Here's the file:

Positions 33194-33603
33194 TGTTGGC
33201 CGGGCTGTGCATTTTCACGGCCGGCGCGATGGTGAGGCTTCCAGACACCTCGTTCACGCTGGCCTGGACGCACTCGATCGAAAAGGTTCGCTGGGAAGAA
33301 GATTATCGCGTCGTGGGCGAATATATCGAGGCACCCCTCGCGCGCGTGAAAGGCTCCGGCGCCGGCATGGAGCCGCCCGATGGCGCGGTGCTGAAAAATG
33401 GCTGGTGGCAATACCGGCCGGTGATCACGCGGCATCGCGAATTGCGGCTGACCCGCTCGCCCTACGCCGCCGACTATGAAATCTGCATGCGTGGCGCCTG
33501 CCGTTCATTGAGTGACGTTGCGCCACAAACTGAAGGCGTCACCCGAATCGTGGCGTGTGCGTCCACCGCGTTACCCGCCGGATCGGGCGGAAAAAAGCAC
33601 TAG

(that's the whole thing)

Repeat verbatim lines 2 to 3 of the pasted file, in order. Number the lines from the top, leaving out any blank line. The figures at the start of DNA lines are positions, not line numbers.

33194 TGTTGGC
33201 CGGGCTGTGCATTTTCACGGCCGGCGCGATGGTGAGGCTTCCAGACACCTCGTTCACGCTGGCCTGGACGCACTCGATCGAAAAGGTTCGCTGGGAAGAA